Exodus: Free My People


The Grand Finale

By Lisa Supp

“Say, therefore, to the sons of Israel, ‘I am the Lord, and I will bring you out from under the burdens of the Egyptians, and I will deliver you from their bondage. I will also redeem you with an outstretched arm and with great judgments. Then I will take you for My people, and I will be your God; and you shall know that I am the Lord your God, who brought you out from under the burdens of the Egyptians. I will bring you to the land which I swore to give to Abraham, Isaac, and Jacob, and I will give it to you for a possession; I am the Lord.’”—Exodus 6:6–8 (NASB)

If you’ve watched a firework display, then you know how it begins and ends. At first, just a few bursts, brilliant and stunning. Maybe the occasional “dud.” But then, the production builds up until it culminates into a grand finale with dozens of fireworks exploding all at once.

Moses’ encounter with God and then with Pharoah is like the beginning of a fireworks display. There was a lot of WOW to be seen. I’m talking serious WOW—a calling from God and His blessed assurance that He would provide all Moses would need. How brilliant and stunning that was! But then Moses was faced with what we might call a “dud” when he stood before Pharaoh holding high expectations of the victory God had promised as he asked him to let the people go.

Pharoah’s response? Well, it certainly wasn’t what Moses had anticipated. More like a proverbial dud in the fireworks he was hoping to ignite. Pharoah mocked the idea of freedom for the Hebrews and heaped on the workload just to prove his point.

The people’s response? Obviously, not too happy. They jeered at Moses for what his words to Pharaoh brought upon them—heavier labor and intense abuse. Another dud, and I’m sure Moses felt shattered.

God’s response? A little shattering of His own.

In today’s Scripture passage, note God’s response to Moses’ shattered expectations. He gives seven “I will” statements. This is God’s grand finale—His way of revealing His character and glory in stunning brilliance.

Incidentally, when God states, “I will,” it doesn’t convey the idea that this is what will happen; it conveys the idea that it’s already happened. According to Walter Kaiser, esteemed author, educator, and expert in the Old Testament, God’s “I will” statements are significant in their tense. He explains that “each of these verbs are in the Hebrew past tense instead of the future tense, for so certain was God of their accomplishment that they were viewed as having been completed.”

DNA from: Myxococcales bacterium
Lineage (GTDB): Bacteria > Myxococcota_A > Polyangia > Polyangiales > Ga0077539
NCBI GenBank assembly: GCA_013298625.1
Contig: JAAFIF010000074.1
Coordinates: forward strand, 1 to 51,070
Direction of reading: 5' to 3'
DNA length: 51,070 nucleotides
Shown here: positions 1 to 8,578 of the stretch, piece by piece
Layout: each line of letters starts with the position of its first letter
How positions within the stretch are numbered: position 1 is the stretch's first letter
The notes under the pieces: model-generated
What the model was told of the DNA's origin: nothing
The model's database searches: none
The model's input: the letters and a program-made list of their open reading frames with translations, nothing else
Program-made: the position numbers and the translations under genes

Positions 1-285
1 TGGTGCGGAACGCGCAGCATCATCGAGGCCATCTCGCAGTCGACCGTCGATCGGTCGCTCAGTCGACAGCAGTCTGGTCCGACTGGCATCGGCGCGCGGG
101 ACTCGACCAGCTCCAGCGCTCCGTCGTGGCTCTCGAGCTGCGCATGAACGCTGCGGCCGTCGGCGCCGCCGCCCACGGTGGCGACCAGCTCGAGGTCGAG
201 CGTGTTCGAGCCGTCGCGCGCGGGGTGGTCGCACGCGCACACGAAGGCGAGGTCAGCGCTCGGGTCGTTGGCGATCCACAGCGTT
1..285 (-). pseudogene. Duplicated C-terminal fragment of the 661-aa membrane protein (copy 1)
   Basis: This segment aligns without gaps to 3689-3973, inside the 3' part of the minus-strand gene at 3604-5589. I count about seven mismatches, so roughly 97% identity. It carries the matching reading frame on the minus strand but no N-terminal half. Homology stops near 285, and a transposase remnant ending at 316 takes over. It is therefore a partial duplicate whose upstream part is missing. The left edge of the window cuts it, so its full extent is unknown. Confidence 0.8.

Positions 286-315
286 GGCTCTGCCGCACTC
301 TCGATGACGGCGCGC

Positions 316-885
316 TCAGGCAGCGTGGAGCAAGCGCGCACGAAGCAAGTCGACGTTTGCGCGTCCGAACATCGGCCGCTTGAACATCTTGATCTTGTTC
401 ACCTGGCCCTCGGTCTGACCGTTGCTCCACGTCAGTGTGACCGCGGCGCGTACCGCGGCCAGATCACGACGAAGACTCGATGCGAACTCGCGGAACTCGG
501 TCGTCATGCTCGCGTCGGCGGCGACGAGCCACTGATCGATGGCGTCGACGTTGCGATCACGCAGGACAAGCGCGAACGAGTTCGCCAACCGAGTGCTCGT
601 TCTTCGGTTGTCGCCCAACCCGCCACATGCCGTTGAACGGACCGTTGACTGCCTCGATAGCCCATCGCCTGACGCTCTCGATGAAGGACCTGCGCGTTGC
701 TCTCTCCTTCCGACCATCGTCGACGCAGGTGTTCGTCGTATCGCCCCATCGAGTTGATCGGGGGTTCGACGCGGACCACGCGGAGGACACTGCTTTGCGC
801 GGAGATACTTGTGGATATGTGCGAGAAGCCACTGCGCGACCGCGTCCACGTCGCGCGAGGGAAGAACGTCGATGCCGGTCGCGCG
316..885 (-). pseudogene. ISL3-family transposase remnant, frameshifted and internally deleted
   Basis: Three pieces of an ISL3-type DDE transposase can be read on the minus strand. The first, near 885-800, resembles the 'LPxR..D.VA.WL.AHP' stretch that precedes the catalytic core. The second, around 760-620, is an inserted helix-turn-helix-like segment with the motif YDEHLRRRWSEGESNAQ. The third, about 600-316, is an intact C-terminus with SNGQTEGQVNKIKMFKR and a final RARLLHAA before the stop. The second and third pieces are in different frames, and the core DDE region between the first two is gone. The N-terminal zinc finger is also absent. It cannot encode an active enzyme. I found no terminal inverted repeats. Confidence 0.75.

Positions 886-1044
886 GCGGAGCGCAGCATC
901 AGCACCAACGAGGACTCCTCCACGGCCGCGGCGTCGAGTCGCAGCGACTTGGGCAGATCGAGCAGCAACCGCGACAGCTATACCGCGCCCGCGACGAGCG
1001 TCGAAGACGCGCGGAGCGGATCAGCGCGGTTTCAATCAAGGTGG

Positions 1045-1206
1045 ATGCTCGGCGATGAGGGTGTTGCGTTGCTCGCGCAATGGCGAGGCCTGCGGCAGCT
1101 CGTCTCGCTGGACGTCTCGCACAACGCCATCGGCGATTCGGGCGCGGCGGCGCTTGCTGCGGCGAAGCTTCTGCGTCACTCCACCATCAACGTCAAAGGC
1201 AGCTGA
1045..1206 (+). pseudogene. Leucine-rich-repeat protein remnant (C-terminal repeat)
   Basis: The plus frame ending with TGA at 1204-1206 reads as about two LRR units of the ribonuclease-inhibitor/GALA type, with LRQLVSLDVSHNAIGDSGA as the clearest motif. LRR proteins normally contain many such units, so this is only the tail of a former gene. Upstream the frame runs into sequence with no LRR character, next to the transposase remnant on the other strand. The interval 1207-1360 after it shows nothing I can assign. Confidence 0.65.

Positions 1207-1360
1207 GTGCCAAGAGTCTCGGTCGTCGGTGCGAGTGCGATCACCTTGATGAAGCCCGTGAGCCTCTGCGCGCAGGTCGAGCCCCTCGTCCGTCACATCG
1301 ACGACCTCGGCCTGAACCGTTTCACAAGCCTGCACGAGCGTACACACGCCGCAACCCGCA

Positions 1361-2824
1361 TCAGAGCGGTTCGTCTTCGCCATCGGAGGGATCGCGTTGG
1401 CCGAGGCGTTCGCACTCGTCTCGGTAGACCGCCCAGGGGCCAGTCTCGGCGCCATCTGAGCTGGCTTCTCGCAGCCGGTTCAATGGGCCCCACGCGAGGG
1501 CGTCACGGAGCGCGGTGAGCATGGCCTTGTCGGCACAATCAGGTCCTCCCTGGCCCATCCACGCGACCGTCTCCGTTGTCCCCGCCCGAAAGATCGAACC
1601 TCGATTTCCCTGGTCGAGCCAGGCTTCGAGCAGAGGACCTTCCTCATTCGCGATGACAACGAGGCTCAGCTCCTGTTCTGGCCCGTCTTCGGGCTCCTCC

As we continue reading, we learn the people didn’t believe Moses. They’d been in hopeless bondage for so long and, if we’re being honest, sometimes we feel that way, too. Jesus promised to return, yet we look around at the depravity of the world . . . waiting and waiting. We hear the scoffers jeer at us, “Where is your Jesus?”

Well, God’s finale isn’t complete. We’ve yet to see the end. In Revelation, we read 17 more of Jesus’ “I will” statements. Through the apostle John, Jesus gives us the blessed assurance of deliverance just as He gave to the people through Moses. So, with that, I pray our response now is, “Not our will, Lord, but Your will be done.”

Pause: Looking back on how God faithfully kept the covenantal promises He made in the Old Testament, does your hope increase and is your faith renewed?

Practice: Even in your own life, consider how God has been faithful to you. Take an account of how (even when you didn’t know Him) He watched over you and kept you from all harm and brought you into a pleasant place (Read Psalms 121 and 16).

Pray: Lord, help me to rest in Your promises and not feel hopeless while I wait for Your promised return. In the pleasant places You have provided, I want to set You before me and honor You with all my being. For Your glory always I pray. Amen.